In the fading light atop a wire
Mrs Magpie ponders life turned dire
her home’s been lopped
a safe haven chopped
habitat devastated as if by fire
Her brood wanders aimlessly below
pecking and scratching as they go
poking the ground
a discordant sound
a disoriented shambling tableau
How sad the Magpies’ plight
witnessed in the dying light
no nesting to bed
will they find another treed site?
Dawn breaks to joyous a song
a chorus from the magpie throng
what a delight
this neighbourhood they still belong
It may be a lesson in adaptation
like migrant naturalisation
not an easy move
from comfort’s groove
but necessity and preservation
As humans continue to multiply
needing houses to build and buy
the land will be cleared
as if blowtorch seared
what then for the family Magpie?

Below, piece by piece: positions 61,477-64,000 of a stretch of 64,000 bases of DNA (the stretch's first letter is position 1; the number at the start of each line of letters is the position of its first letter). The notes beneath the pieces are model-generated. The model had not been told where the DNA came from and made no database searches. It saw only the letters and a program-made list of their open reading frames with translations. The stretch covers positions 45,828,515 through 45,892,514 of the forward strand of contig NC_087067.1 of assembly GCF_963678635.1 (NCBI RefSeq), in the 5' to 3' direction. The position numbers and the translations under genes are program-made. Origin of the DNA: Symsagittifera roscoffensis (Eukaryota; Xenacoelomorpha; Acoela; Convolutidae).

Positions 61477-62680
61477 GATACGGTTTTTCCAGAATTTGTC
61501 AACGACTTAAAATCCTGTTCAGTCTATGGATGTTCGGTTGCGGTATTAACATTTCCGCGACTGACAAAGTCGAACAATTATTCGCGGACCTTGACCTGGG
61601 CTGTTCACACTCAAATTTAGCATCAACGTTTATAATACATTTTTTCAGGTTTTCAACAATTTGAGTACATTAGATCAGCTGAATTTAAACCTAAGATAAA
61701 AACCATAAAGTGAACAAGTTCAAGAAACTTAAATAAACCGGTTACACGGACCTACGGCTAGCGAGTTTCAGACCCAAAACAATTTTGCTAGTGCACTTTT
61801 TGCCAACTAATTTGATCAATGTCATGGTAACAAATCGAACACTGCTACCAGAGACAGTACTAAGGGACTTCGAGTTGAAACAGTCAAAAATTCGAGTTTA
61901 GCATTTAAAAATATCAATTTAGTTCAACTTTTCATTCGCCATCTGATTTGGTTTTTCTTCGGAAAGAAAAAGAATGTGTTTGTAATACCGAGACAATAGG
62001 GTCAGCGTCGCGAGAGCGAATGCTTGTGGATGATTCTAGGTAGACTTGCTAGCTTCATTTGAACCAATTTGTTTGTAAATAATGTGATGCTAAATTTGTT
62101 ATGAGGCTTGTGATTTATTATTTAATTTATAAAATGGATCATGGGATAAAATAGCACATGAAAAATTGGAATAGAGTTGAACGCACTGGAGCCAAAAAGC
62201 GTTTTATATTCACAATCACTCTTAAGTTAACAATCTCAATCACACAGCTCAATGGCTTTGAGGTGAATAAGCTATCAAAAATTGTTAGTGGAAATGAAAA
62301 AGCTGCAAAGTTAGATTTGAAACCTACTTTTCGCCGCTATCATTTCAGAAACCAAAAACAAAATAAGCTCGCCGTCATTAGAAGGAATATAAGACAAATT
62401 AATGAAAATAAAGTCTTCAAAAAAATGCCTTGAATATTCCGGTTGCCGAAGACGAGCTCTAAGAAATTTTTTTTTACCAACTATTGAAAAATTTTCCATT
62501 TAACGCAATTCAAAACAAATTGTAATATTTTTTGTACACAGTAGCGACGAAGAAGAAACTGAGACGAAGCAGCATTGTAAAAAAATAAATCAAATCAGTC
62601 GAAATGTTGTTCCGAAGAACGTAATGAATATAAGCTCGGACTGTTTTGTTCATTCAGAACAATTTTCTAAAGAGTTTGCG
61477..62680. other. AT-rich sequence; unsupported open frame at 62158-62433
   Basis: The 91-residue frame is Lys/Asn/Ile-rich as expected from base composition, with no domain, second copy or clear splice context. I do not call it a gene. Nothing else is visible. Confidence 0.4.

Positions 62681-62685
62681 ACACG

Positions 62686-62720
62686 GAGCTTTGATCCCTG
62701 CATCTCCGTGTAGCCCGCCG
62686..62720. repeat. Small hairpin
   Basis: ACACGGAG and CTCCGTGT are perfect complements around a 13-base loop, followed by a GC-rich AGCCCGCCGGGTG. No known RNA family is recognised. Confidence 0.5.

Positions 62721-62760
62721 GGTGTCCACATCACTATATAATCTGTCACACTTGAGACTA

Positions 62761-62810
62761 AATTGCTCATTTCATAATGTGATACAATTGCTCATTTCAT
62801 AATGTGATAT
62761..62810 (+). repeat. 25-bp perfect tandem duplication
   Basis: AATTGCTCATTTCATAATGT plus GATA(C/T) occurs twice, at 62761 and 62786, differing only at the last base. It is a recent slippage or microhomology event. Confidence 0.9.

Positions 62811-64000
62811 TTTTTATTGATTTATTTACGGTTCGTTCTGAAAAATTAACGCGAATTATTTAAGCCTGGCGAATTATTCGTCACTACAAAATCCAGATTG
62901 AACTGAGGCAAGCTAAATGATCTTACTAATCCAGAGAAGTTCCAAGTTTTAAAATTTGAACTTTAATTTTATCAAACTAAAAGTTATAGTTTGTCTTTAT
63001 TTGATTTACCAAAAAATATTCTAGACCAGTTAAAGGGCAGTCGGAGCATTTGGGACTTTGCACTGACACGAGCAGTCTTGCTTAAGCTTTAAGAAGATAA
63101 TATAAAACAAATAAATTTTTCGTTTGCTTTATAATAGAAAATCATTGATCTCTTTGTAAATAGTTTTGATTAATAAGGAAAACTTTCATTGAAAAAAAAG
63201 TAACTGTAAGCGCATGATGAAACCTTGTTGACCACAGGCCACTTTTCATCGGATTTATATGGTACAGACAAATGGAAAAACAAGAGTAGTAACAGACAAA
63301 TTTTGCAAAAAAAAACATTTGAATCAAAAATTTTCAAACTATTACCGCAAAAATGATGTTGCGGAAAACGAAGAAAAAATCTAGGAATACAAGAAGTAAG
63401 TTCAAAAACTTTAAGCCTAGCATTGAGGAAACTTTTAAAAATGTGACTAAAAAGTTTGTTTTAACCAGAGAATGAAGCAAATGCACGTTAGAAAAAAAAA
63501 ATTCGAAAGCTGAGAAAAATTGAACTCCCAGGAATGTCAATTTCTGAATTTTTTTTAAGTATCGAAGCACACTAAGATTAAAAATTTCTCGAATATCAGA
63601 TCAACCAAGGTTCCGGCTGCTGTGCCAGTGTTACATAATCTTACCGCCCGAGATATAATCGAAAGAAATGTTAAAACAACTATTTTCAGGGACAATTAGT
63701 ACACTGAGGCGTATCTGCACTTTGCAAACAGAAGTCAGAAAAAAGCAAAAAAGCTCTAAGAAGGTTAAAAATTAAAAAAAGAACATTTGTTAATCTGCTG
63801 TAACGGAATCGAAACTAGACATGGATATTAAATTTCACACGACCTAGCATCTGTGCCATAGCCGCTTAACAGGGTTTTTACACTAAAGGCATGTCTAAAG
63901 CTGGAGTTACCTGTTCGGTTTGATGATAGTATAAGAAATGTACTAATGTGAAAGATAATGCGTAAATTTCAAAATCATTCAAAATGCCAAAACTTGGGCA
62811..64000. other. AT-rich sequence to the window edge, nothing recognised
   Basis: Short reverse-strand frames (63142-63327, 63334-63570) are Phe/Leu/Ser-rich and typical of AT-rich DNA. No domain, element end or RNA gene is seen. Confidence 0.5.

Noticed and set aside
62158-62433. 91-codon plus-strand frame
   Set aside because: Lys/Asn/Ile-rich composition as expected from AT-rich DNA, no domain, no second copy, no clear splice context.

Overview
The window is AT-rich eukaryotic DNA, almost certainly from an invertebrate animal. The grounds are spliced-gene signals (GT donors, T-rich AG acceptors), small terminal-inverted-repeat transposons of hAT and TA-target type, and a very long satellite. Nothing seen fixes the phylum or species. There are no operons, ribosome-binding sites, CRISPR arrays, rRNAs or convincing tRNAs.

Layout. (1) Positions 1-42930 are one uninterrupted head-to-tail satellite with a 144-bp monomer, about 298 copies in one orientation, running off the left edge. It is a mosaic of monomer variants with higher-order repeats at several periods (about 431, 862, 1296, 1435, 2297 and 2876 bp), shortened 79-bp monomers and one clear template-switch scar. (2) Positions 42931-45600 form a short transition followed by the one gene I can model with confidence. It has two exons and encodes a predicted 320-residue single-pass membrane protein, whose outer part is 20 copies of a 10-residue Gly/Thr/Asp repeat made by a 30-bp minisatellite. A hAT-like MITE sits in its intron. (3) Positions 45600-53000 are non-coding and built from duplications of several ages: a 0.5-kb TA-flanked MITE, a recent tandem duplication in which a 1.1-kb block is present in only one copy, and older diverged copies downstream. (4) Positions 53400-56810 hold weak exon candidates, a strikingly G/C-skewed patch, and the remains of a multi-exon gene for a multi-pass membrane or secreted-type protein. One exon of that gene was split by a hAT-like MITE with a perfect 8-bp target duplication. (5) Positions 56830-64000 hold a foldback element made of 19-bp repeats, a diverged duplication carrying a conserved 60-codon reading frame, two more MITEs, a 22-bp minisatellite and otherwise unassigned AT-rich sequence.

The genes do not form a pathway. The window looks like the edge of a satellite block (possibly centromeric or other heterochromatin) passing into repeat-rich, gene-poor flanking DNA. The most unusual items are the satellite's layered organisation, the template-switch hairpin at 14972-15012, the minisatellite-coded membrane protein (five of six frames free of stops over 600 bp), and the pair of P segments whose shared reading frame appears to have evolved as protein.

I wonder if down the track we’ll be reading about magpies ‘returning to the suburbs’ after being thought extinct.
An ABC report about Bush stone-curlews being spotted in Canberra and returning to suburbs is heartening but also a warning about how the loss of habitat dislocates and may destroy wildlife.
Thank goodness there are people prepared to put expertise, effort and resources into saving species. (Too late unfortunately for the white rhino...)
Environmental change can be rapid but also less obvious and often public policy plays catch up. It was 1972 before I read Rachel Carson’s Silent Spring, an environmental science book published on 27 September 1962 when I was only nine years old.
We are still dealing with the issues she raised and even more serious ones.
The book had a profound effect on me because it documented the adverse effects on the environment of the indiscriminate use of pesticides.
In 1972, I was involved with the Aboriginal Embassy protest in Canberra and for the first time had deep and meaningful conversations with Indigenous Australians, learning about their country and how the importance for culture and survival depended on their (and ultimately our) relationship with the land.